Please use this identifier to cite or link to this item: https://doi.org/10.1021/pr901173v
Title: Noninvasive urinary metabonomic diagnosis of human bladder cancer
Authors: Pasikanti, K.K.
Esuvaranathan, K.
Ho, P.C. 
Mahendran, R. 
Kamaraj, R.
Wu, Q.H.
Chiong, E.
Chan, E.C.Y. 
Keywords: bladder cancer
diagnosis
gas chromatography mass spectrometry
metabolic profiling
metabolomics
metabonomics
Issue Date: 4-Jun-2010
Citation: Pasikanti, K.K., Esuvaranathan, K., Ho, P.C., Mahendran, R., Kamaraj, R., Wu, Q.H., Chiong, E., Chan, E.C.Y. (2010-06-04). Noninvasive urinary metabonomic diagnosis of human bladder cancer. Journal of Proteome Research 9 (6) : 2988-2995. ScholarBank@NUS Repository. https://doi.org/10.1021/pr901173v
Abstract: Cystoscopy is considered the gold standard for the clinical diagnosis of human bladder cancer (BC). As cystoscopy is expensive and invasive, it may compromise patients' compliance and account for the failure in detecting recurrent BC in some patients. In this paper, we investigated the role of urinary metabonomics in the diagnosis of human BC. Gas chromatography/time-of- flight mass spectrometry was applied for the urinary metabolic profiling of 24 BC patients and 51 non-BC controls. The acquired data were analyzed using multivariate principal component analysis followed by orthogonal partial least-squares discriminant analysis (OPLS-DA). Model validity was verified using permutation tests and receiver operating characteristic (ROC) analysis. BC patients were clearly distinguished from non-BC subjects based on their global urinary metabolic profiles (OPLS-DA, 4 latent variables, R2X) 0.420, R2Y) 0.912 and Q2 (cumulative)) 0.245; ROC AUC of 0.90; 15 marker metabolites). One-hundred percent sensitivity in detecting BC was observed using urinary metabonomics versus 33% sensitivity achieved by urinary cytology. Additionally, urinary metabonomics exhibited potential in the staging and grading of bladder tumors. In summary, urinary metabonomics is amenable for the noninvasive diagnosis of human BC. © 2010 American Chemical Society.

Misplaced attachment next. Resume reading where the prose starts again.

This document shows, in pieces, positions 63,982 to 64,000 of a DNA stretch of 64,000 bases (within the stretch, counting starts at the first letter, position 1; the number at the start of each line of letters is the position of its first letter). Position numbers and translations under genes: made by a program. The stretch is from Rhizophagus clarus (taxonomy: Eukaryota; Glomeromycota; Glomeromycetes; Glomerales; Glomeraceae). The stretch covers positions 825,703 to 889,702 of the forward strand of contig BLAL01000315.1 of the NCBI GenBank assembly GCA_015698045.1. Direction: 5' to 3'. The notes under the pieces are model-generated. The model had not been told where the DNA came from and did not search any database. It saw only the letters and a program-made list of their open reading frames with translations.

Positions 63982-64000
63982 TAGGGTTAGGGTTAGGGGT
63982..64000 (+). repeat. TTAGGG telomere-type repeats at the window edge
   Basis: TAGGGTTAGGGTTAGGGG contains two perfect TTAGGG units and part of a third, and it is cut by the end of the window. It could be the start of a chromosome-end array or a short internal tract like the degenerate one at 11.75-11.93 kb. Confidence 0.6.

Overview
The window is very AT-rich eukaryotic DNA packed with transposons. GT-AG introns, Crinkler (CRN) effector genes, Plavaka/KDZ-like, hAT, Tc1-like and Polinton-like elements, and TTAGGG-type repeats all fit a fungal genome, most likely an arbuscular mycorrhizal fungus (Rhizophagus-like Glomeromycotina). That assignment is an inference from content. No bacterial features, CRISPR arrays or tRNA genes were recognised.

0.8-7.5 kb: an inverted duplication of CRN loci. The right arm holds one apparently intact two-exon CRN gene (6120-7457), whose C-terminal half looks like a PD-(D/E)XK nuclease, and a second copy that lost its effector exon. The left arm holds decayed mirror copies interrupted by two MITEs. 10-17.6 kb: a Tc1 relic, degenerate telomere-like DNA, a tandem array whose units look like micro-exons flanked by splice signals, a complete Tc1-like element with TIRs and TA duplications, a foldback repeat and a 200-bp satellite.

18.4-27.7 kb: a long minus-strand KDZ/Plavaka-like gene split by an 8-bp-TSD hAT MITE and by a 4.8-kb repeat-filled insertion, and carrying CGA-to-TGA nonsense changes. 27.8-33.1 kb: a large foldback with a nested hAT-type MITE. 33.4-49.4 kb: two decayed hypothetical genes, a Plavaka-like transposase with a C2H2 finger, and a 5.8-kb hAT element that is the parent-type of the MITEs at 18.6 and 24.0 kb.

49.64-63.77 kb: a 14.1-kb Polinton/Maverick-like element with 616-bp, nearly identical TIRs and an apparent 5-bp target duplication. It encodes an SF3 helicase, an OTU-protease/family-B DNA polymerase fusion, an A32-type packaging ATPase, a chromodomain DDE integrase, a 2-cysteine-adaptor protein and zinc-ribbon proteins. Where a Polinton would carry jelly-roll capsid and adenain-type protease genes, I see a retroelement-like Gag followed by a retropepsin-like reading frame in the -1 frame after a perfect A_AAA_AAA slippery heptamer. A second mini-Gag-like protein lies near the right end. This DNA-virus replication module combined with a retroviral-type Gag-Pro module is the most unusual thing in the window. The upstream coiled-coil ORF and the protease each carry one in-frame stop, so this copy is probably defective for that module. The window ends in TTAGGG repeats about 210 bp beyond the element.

Source Title: Journal of Proteome Research
URI: http://scholarbank.nus.edu.sg/handle/10635/108476
ISSN: 15353893
DOI: 10.1021/pr901173v
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